Once the season ended, the Sixers did NOT give us the same opportunity to conduct exit interviews with their players and coaches that they gave to the “main stream media”. 

So like a Navy Seal team in Pakistan, the Philadunkia crew has been stealthing around the City of Brotherly Love locating interview targets and executing the necessary editorial directives.  

Yesterday, while the world continued to celebrate the death of bin Laden and right before the Flyers fell into a 3-0 hole in Boston, Philadunkia scribe Tom Sunnergren located head coach Doug Collins in the intensive care ward of Temple University Hospital.  Collins has been hospitalized for extreme exhaustion since the end of Game 5, but he mustered up enough strength to give Sunnergren a few minutes.

His wife sat by his bedside as Collins and Sunnergren talked.

After the jump, is the full transcript of Tom’s interview with Collins.


TOM SUNNERGREN:  Hello Coach Collins, thanks for having me.

DOUG COLLINS:  You’re welcome Tom.

SUNNERGREN:  So, why did you need to be hospitalized.

DOUG COLLINS:  Well, it’s a long season, and sometimes guys my age wear down a little bit as it goes along (laughs).

MRS. COLLINS:  He didn’t sleep during the playoffs.  At all.  When he was admitted, they determined that he had had three heart attacks over the course of the season.

DOUG COLLINS:  Well, honey, that’s hardly–

MRS. COLLINS:  He was having a heart attack while they were checking him in, and he didn’t even realize it.  He just thought he had indigestion.

(Collins looks at his wife tenderly)

MRS. COLLINS:  This is going to kill you Doug.  Basketball–this team–is killing you.

(Mrs. Collins looks away to hide the tears that are forming in the corners of her eyes)

SUNNERGREN:  Do you expect the Sixers will give you more to work with this offseason?

MRS. COLLINS:  (mutters something under breath)

DOUG COLLINS:  Well, the conventional wisdom is that we need to upgrade the frontcourt, and while we’re always looking to upgrade every position, I’m not sure that’s true.  Spencer Hawes, given his ability to pass the basketball to the open man — and the height to identify that open man — and generally just play away from the basket, is a really nice fit in our offense.  Yes he still has glaring holes in his game, but we feel like he’s gotten better everyday since we brought him in, and he’s only 22.

So, while we’d like to improve there, and everywhere, we like Spencer a lot.

SUNNERGREN:  Will you encourage management to add a three-point shooter to replace Jason Kapono?  Or I guess replace what you’d hoped to get from Kapono?


SUNNERGREN: Jason Kapono.

DOUG COLLINS:  I don’t know who that person is.

(An orderly sticks her head in the room cheerfully)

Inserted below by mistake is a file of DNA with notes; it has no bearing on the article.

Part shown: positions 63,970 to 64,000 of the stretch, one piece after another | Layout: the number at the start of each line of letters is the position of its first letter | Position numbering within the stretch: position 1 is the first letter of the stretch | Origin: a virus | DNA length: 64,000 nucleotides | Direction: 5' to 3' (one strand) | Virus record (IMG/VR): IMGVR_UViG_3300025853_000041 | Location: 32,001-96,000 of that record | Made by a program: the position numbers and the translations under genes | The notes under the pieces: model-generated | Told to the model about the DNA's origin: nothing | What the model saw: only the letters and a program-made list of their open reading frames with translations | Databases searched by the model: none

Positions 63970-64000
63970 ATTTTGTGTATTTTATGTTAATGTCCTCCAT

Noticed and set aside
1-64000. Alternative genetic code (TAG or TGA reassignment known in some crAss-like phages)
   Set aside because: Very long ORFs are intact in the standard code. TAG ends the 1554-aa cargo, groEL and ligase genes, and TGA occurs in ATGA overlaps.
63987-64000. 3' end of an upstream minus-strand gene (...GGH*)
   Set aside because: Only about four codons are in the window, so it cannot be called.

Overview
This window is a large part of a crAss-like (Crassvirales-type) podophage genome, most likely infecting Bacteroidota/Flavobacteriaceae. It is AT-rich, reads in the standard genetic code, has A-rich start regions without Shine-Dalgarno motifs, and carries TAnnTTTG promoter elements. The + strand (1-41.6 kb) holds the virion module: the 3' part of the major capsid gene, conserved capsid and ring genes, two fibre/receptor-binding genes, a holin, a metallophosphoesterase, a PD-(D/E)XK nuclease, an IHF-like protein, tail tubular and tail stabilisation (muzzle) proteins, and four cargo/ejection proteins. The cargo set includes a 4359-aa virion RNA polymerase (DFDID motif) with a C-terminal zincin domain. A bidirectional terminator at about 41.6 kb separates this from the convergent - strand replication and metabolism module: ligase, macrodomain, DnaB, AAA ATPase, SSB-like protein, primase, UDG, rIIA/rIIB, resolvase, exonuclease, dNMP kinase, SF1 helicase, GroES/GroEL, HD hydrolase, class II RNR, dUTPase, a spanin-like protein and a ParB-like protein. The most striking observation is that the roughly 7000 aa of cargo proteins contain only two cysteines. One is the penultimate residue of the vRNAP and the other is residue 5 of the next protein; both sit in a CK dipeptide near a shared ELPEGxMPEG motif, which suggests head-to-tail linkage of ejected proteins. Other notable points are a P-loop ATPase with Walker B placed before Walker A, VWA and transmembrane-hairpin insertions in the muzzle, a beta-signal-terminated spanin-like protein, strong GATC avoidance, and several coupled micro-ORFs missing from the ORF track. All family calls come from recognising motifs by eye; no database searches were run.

ORDERLY:  Coach Collins, you have a visitor!

(Evan Turner walks in the room.  He’s carrying two bags of takeout food)

EVAN TURNER:  Hi Coach!  Hi Mrs. Collins!

(The Collins wince)

DOUG COLLINS:  (flatly) Hello Evan.

(Mrs. Collins says nothing)

EVAN TURNER:  You feeling better coach?  I brought you some pad tai.


DOUG COLLINS:  I have very serious peanut allergies Evan.  If I eat peanuts, I get very sick.  And I’m already in the hospital, so I probably shouldn’t be eating something that will get me sicker.


(Turner sheepishly walks to the corner of the room and places the two to-go bags on a table)

EVAN TURNER:  I’ll just put these over here then.

(After he sets the pad tai on the table, Turner settles in the corner of the room, where he accidentally knocks the chord powering Collins’ IV out of the wall.  No one notices)

SUNNERGREN:  You guys have a bit of a glut on the wing.  What do you expect to do there?  Who stays, who goes, how do you see that position evolving for you guys?

DOUG COLLINS:  Well, I thought Dre had a fabulous season.  He took a real leadership position on a young team and played some of the best basketball of his career.  A lot of guys at the stage of their careers that he’s at wouldn’t accept the role that we asked him to play — more defensively focused, playing point forward at times, playing off the ball at others, less of an emphasis on scoring the ball –but he showed up every day with a smile on his face and didn’t just do what we asked, but led.  Which on a team this young is crucial.

Thad also had a wonderful season for us.  After struggling for a few years, we feel like he really got back to his game and found himself this season.  I’m very proud of him and hope he’s wearing a Sixers uniform for a long time. At least as long as I’m coaching here.


And Jodie Meeks is also a guy who we feel can continue to grow into his role and be a big time contributor for this ball club.  So we feel we’re pretty well stocked at that position.

(Evan Turner stares at the floor)

MRS COLLINS:  Doug, you don’t look very good.

DOUG COLLINS:  You know, I don’t feel very good either.


Moments later, Doug Collins had another heart attack.  It was the second that Evan Turner was responsible for.

As I was leaving Temple, Mrs. Collins ran up to me and pushed a crumpled piece of paper in my hands with a list of free agent centers and power forwards written on it.

“Do what you can.”, she said.  “I don’t think we can do this for another season.”

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